Civic duty and employee outcomes: Do high commitment human resource practices and work overload matter?

Julian S. Gould-Williams, Paul Bottomley, Tom Redman, Ed Snape, David J. Bishop, Thanawut Limpanitgul, Ahmed Mohammed Sayed Mostafa

    Research output: Contribution to journalArticle (Academic Journal)

    34 Citations (Scopus)

    Abstract

    This article tests the impact of two organization-relevant factors, high commitment human resource practices (HCHRP) and work overload on a component of public service motivation, civic duty and employee outcomes (job satisfaction, affective commitment, and quit intentions). Local government employees in Wales (n=1,755) were used to test our research hypotheses. Results show that both HCHRP and work overload had direct and indirect affects (via civic duty) on employee outcomes. The positive effects of HCHRP on employee outcomes more than compensated for the negative impact of work overload. However, given the modest relations between the organization-relevant factors and civic mindedness, firm efforts should perhaps focus primarily on recruitment and retention campaigns rather than training and socialization strategies.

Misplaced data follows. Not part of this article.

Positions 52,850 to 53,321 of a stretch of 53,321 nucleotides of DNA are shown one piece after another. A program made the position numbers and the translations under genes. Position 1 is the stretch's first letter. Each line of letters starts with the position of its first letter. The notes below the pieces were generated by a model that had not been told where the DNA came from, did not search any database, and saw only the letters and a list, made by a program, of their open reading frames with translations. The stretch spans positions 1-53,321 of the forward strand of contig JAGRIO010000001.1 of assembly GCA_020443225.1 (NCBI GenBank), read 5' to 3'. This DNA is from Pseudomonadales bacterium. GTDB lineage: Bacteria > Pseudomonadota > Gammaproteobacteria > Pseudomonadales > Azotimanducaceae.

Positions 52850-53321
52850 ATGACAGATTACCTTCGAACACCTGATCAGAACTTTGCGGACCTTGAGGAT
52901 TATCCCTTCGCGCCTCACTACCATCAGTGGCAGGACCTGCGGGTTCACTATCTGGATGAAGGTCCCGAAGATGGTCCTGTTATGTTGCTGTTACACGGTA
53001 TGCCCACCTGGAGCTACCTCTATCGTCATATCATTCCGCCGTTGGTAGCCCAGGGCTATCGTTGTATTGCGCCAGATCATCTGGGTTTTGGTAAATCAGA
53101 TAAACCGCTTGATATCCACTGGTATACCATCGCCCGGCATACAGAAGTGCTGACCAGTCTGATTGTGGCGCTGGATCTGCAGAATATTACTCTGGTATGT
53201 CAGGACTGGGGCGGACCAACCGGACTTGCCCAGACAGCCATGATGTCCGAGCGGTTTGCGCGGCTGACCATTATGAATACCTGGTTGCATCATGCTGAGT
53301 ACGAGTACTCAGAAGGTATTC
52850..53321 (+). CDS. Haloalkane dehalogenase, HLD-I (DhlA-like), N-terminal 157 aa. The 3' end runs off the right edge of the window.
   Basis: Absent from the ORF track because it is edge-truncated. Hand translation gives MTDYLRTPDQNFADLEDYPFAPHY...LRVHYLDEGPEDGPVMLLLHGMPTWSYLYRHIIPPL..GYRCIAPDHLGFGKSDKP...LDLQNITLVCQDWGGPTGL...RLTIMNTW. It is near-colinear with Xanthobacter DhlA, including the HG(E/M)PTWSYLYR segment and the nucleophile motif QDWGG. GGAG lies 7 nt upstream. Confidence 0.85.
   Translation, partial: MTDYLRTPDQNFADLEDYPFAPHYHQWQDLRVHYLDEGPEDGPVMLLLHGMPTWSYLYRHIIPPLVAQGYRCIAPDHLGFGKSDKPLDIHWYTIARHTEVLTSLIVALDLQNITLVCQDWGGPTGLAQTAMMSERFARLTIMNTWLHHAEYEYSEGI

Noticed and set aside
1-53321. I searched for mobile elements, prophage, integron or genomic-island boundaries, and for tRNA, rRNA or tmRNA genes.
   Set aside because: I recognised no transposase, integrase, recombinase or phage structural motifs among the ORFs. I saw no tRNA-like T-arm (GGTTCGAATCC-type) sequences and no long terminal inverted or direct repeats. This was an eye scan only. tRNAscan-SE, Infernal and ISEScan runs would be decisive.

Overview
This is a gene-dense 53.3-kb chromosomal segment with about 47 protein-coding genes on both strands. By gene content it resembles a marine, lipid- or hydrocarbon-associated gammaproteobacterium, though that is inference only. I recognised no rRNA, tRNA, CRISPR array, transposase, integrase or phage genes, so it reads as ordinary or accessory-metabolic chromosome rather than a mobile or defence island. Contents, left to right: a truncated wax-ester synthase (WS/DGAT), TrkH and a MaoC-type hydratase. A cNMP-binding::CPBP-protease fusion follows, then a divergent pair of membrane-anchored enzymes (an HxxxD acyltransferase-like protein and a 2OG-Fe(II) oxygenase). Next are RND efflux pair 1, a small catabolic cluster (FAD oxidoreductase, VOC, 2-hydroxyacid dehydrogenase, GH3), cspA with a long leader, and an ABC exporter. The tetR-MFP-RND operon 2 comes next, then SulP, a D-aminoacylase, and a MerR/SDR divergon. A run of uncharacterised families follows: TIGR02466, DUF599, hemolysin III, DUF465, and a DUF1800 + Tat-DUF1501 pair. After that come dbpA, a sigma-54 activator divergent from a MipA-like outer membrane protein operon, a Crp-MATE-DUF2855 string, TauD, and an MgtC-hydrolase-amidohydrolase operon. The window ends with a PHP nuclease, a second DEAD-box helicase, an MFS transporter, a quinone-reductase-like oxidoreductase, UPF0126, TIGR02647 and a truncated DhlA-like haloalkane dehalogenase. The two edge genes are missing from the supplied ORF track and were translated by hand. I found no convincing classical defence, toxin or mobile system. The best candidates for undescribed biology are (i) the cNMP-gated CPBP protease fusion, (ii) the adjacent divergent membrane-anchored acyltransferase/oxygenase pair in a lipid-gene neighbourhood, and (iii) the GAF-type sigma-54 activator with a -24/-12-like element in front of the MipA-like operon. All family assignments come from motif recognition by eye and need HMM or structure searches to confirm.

Original languageEnglish
    Pages (from-to)937-953
    Number of pages17
    JournalPublic Administration
    Volume92
    Issue number4
    DOIs
    Publication statusPublished - 1 Jan 2014

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  • Cite this

    Gould-Williams, J. S., Bottomley, P., Redman, T., Snape, E., Bishop, D. J., Limpanitgul, T., & Mostafa, A. M. S. (2014). Civic duty and employee outcomes: Do high commitment human resource practices and work overload matter? Public Administration, 92(4), 937-953. https://doi.org/10.1111/padm.12019